A flexible measuring tape was used to measure the waist circumference, calibrated weighing scale (Avery Co. Ltd, England) for the weight, and a clinic stadiometer for the height. These were recorded in centimeters (cm), kilograms (kg), and meters (m), respectively. The body mass index (BMI) was calculated using the formula:

BMI (kg/m2) = weight/height2[19]

A pretested, interviewer-administered questionnaire was used to document sociodemographic profile, past medical history/comorbidities, other clinical histories such as duration of diabetes and drug history, anthropometric measurements, as well as the biochemical and sonographic data of subjects.

The normal laboratory reference values for the measured biochemical parameters are as follows:

  • FPG: 3.0–5.5 mmol/l
  • TSH: 0.4–7.0 microinternational units/ml
  • HbA1C: 4.0%–<5.7%.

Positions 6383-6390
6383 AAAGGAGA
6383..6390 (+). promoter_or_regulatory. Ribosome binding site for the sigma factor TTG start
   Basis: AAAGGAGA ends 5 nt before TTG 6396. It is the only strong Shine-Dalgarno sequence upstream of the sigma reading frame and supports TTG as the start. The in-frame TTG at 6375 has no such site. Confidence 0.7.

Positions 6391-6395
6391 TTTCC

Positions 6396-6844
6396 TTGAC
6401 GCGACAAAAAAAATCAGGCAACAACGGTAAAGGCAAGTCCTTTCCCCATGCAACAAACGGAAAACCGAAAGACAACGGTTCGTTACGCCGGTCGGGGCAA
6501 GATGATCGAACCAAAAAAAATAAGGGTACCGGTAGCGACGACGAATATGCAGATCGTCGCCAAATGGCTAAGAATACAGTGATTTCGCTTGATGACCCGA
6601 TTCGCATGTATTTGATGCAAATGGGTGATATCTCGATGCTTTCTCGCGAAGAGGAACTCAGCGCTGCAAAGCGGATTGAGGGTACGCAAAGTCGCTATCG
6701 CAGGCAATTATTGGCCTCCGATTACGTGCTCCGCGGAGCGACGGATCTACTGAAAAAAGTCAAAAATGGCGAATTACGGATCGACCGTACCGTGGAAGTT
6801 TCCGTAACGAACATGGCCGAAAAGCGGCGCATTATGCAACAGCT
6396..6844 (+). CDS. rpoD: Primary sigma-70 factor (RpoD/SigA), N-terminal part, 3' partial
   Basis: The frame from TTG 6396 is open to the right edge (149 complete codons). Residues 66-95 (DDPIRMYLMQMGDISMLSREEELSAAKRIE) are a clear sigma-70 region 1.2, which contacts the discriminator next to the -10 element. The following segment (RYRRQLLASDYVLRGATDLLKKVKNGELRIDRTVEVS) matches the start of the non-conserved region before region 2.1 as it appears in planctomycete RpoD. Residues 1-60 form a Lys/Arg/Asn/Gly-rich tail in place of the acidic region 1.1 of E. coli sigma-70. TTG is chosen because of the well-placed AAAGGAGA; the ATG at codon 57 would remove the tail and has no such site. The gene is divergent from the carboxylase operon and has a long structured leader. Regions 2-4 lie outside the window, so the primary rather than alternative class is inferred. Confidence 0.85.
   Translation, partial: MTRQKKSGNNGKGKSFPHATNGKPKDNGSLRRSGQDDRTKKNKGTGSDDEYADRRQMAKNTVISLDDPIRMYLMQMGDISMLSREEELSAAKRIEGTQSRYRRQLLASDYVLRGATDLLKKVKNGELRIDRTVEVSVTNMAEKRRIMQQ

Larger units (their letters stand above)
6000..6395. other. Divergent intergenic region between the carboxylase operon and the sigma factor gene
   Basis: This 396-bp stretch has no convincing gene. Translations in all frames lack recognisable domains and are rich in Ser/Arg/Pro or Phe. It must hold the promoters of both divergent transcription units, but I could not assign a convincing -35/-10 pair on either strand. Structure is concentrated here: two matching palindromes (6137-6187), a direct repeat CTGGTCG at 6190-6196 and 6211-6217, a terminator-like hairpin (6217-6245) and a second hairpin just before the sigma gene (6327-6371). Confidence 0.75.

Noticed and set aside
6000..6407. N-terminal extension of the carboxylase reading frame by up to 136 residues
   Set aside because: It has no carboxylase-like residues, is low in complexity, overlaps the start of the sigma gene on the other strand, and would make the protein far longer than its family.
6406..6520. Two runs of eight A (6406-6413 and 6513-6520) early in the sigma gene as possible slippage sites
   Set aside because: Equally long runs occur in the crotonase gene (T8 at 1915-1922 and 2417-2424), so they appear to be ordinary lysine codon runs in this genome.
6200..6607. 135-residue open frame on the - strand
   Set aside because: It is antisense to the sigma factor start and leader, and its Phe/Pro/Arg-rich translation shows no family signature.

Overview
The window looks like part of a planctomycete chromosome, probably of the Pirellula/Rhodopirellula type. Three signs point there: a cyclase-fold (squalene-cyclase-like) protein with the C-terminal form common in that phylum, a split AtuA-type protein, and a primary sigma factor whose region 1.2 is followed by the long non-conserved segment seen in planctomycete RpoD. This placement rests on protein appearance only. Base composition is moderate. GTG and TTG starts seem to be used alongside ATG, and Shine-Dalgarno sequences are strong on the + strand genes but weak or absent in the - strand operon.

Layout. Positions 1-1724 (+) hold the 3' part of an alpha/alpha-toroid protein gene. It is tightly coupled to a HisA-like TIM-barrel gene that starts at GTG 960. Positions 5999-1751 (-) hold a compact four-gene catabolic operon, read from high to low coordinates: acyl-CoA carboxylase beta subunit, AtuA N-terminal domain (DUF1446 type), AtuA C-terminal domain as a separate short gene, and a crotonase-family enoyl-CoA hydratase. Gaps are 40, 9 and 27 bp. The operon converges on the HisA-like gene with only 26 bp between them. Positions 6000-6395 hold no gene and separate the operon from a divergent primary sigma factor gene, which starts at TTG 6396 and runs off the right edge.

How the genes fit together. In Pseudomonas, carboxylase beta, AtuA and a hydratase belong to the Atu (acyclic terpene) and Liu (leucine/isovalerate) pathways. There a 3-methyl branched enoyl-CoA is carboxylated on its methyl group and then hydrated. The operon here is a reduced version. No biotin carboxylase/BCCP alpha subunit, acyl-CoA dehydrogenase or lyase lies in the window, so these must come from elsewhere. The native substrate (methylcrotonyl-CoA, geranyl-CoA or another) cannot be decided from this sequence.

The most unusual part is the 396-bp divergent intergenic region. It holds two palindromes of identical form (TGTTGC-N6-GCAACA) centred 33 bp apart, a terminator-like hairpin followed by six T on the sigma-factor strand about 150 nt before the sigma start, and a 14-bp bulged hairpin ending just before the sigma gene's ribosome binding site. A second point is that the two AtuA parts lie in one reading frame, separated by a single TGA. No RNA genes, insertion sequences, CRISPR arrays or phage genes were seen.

According to the American Diabetes Association, good glycemic control in a nonpregnant adult with diabetes is defined by HbA1c levels <7.0%, 7.0% is borderline, while levels >7.0% indicate poor glycemic control.[20]

To the best of our knowledge, there is no agreed Nigerian normal TV range or an indigenous textbook on sonographic anatomy to provide a reference locally. However, research findings in other parts of the country revealed lower normal values than the 10–15 ml and 12–18 ml in adult females and males, respectively, documented in foreign textbooks for the Western population.[21]

  Results Top